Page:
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Between us we have over 40 years.
Between us we have over 40 years of full-time Fringing, so we know how to get the most out of Toronto’s biggest theatre festival. Here are some tips we’ve learned over the years. And remember to bookmark nowtoronto.com/fringe for up-to-the-minute reviews and stories.
New this year, all tickets can be bought in advance, unlike in past years, when half the tickets were held at the door. That means it’s best to plan and buy early, especially for those small venues and limited-seating site-specific shows that will likely sell out quickly. (The program guide lists the number of seats in each venue.)
And how do you find out what shows are gonna sell out? By checking our reviews and previews, of course (see Pay Attention NOW, below), and also by hanging out at the festival’s hub, where you can share notes, pick up a flyer or three and listen to spiels by artists. And if you’re an aspiring Fringe artist yourself, be sure to catch a Tent Talk to get behind-the-scenes info on everything from fundraising to skills trading.
The fest’s official Twitter handle is @Toronto_Fringe and the hashtag is #FringeTO. Be sure to also follow our review team, which includes @glennsumi, @jordanbimm and @somanydreams. New from the fest this year is the Toronto Fringe App, which you can download here. Let’s hope that means scheduling will be a breeze.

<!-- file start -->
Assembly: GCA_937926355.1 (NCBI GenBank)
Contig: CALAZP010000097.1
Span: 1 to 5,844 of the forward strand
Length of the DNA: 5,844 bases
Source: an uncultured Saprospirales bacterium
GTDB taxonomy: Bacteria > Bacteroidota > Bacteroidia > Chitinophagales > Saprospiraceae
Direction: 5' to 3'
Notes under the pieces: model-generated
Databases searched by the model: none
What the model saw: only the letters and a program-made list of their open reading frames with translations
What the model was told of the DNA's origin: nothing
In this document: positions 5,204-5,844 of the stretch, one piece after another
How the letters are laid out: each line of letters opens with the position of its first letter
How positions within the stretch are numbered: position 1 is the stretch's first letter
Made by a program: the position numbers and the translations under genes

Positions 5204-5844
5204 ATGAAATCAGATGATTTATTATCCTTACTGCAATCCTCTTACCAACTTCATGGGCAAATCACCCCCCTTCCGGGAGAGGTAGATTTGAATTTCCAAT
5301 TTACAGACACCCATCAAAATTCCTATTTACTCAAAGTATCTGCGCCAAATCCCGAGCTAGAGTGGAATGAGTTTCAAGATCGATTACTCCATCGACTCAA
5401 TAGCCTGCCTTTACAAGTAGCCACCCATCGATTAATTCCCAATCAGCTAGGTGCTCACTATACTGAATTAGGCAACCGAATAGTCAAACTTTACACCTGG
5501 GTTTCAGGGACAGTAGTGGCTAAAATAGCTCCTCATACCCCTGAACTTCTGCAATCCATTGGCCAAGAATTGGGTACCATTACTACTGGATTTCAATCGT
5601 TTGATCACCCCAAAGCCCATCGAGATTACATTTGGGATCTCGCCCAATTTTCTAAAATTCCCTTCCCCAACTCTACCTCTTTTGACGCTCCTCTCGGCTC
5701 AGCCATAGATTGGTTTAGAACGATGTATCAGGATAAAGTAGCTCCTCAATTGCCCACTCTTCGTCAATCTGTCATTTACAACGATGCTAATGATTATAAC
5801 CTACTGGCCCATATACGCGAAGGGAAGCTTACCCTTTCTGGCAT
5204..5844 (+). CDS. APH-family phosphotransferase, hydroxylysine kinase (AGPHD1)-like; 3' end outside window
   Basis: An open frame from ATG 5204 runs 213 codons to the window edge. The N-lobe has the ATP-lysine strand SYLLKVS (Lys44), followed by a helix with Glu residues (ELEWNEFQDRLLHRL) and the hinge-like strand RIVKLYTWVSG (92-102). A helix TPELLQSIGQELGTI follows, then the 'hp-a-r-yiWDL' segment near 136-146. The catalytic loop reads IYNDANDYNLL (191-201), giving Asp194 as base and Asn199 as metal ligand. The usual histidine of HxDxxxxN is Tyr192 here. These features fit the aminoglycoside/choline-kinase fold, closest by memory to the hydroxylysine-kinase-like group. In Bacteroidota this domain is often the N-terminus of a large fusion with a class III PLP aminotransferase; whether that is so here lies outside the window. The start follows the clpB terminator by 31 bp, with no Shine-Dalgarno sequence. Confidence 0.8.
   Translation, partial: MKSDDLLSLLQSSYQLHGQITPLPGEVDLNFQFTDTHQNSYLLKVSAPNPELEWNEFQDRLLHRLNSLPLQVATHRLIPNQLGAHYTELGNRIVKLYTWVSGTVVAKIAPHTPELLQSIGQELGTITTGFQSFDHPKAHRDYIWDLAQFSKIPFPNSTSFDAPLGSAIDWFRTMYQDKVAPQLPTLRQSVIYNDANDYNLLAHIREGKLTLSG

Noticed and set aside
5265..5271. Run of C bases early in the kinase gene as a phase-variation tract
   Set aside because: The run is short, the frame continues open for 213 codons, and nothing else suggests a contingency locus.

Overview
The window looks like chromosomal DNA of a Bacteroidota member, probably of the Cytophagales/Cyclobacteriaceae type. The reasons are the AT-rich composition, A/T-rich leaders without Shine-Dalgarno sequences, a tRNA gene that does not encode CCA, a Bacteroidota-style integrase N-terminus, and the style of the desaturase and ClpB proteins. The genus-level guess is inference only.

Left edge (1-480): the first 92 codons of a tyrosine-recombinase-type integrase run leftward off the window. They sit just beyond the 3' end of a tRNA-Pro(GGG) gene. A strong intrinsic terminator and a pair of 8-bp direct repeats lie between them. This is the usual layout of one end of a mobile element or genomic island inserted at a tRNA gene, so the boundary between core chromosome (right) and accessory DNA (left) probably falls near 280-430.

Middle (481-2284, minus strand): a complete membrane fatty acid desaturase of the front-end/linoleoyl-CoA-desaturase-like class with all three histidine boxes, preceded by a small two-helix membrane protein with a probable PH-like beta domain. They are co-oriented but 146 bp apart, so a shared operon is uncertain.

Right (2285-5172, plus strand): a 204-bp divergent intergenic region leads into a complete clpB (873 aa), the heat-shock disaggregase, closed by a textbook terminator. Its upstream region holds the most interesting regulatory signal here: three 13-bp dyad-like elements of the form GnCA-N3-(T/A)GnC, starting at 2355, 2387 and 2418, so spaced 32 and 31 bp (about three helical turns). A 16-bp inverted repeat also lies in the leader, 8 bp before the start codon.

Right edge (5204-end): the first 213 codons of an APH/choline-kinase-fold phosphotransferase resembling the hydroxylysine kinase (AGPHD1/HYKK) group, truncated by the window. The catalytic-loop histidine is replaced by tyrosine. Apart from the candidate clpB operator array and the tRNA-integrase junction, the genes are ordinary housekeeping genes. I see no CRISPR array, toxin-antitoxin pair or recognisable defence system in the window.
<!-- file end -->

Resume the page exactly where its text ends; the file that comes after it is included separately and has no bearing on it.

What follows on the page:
Be prepared to travel around town to see what you want unless your idea of doing the Fringe is to settle in one venue or area for the day. Keep in mind that the Factory Theatre isn’t a main venue this year, so you can’t do the Factory/Passe Muraille trade-off this time (although there are several site-specific shows happening along Queen West). If you’re seeing several shows in a day, take the TTC (maybe invest in a day or week pass), cycle or use Bike Share. Or leave enough time to walk between venues.
On a related note, be sure to check out the running times of the shows you want to see (listed in the Fringe program, and usually accurate, though often the time’s given before a show is set). There’s nothing more frustrating than finding you’re in a 90-minute show at the Tarragon instead of the hour you thought you’d booked, and having to get to Passe Muraille Backspace (where lining up early is always advisable) in 15 minutes.
Keep hydrated if the day is hot, and – silly as it sounds – take a coat for some venues. St. Vladimir’s Theatre, for example, can be downright arctic (they often hand out blankets), and some seats in the Passe Muraille Backspace are right up against the air conditioner.
Check out our Fringe pullout in next week’s paper, with previews of shows and suggestions of some of the festival’s potential hot tix. And we’ll be reviewing productions online as of July 3, along with providing daily updates and reports, so check back at nowtoronto.com/fringe on a regular basis to see what’s worth catching and what’s not.
The Fringe opens Wednesday (July 2) and runs to July 13 at various locations. 416-966-1062, fringetoronto.com.